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Most influential albums

Discussion in 'Open Discussion (Work-safe)' started by DEBuckeye, Jul 12, 2004.

  1. DEBuckeye

    DEBuckeye It ain't easy, bein' cheesy.

    What are your votes- pick three albums that you think are the most influential to a certian style of music.

    Van Halen, Van Halen 1 (1978)- They came from out of nowhere, loud, cocky and ready to party. There isn't a bad song on the album; it's a classic. Most important though, Eddie Van Halen, like Jimi Hendrix 10 or 15 years earlier, changed the way the guitar was played. "Eruption" just blew us away, and influenced several generations of guitar players. Much of the metal music in the 80's revolved around big, screaming guitar solos- thanks to Eddie.

    Metallica, Kill 'Em All (1983)- Heavy metal was going strong already, and we were in the throes of "hair metal" at the time. Metallica cranked it up about 10 or 12 notches louder and faster. This album (and the subsequent Ride The Lightning) brought speed metal into view and kick-started the speed/thrash metal movement in the mid-late 80's.

    Nine Inch Nails, Pretty Hate Machine (1989)- "Industrial" music had started years earlier, but stayed mainly underground. Trent Reznor changed all that, combining the dark electronic sounds of industrial music with big, crunchy guitars and heavy but danceable grooves. This album changed industrial/goth music, hooking not only the underground fans, but also many metal fans as well. If you're a fan of any "nu metal" bands today, you can thank Nine Inch Nails for getting it started.

    CCI likes this.
  2. LordJeffBuck

    LordJeffBuck Illuminatus Emeritus Staff Member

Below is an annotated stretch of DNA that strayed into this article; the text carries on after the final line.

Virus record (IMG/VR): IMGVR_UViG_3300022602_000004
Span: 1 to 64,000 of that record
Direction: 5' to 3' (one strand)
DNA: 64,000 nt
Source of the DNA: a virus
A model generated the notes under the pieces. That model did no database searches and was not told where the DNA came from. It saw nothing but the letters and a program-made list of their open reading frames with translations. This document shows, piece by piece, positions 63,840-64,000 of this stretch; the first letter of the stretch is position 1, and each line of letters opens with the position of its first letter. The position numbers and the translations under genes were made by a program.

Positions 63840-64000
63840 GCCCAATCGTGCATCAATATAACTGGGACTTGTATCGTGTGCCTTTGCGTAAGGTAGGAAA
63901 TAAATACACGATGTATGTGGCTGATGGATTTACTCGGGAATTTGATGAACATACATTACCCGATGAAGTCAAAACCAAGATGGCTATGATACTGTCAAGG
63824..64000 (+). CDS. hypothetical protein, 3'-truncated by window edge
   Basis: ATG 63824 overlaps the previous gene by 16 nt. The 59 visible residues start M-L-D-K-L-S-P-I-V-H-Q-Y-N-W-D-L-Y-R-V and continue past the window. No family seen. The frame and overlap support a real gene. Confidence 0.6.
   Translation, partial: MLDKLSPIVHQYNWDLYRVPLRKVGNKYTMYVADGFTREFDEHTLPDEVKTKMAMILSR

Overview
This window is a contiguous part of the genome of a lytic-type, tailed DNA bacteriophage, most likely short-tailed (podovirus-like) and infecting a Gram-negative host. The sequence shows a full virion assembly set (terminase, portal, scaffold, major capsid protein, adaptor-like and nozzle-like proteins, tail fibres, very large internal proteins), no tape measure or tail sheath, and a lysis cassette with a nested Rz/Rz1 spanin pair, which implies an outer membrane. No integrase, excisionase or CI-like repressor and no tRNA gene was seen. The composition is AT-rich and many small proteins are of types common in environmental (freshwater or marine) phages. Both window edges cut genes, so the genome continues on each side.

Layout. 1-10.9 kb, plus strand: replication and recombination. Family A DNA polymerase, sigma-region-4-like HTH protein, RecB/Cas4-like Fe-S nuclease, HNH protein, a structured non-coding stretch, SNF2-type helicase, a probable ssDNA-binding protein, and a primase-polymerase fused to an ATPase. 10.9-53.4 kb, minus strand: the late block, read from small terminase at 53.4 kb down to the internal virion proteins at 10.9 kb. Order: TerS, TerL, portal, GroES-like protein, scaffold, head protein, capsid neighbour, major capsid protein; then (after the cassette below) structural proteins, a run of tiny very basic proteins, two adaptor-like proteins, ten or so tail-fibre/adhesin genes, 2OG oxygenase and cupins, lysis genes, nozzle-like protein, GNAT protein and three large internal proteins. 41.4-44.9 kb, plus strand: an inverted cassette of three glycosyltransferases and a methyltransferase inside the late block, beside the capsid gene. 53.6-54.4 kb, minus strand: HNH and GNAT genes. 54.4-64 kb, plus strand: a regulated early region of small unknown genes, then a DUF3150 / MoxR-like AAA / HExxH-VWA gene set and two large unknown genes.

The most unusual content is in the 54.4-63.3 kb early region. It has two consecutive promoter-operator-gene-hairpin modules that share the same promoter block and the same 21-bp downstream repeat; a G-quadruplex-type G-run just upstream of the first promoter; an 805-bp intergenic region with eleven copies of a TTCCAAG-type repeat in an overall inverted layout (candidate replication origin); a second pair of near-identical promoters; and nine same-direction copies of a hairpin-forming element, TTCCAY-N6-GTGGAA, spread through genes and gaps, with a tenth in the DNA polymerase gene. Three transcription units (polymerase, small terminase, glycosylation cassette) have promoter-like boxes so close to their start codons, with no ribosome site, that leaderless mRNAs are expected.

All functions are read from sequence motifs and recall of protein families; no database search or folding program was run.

Stooges, Stooges (1969)
    Ramones, Ramones (1976)
    Sex Pistols, Never Mind the Bollocks (1977)

    The Stooges' first three albums (but especially their first) were the touchstones of the punk movement, both in the US and UK.

    The Ramones' three-chord mayhem represented punk as pure teen rebellion; the "Blitzkreig" attack of their early albums still resonates in music today.

    The Pistols' music was both more raw and more intellectual, and spurred punk as an artistic, fashion, social, and political movement. Their music still sounds fresh 27 years later.
    stxbuck and Buckeye Buh Nim like this.
  3. stxbuck

    stxbuck Woody wore Sambas

    Lord Jeff really hit it on the head for punk. As far as the metal scene of today goes, I would say that "nu metal" was pioneered far more by Rage against the Machine and Korn, instead of NIN. Rhythmically and vocally, those two bands are far closer to nu metal than Trent Reznor and his ilk. Rage set the bar so high no band in the last 10 years has come close,IMO. It's just too bad that DeLaRocha has his high strung artisitic bitch personality and broke up the band. If the other 3 guys are playing together, I think we know who to blame....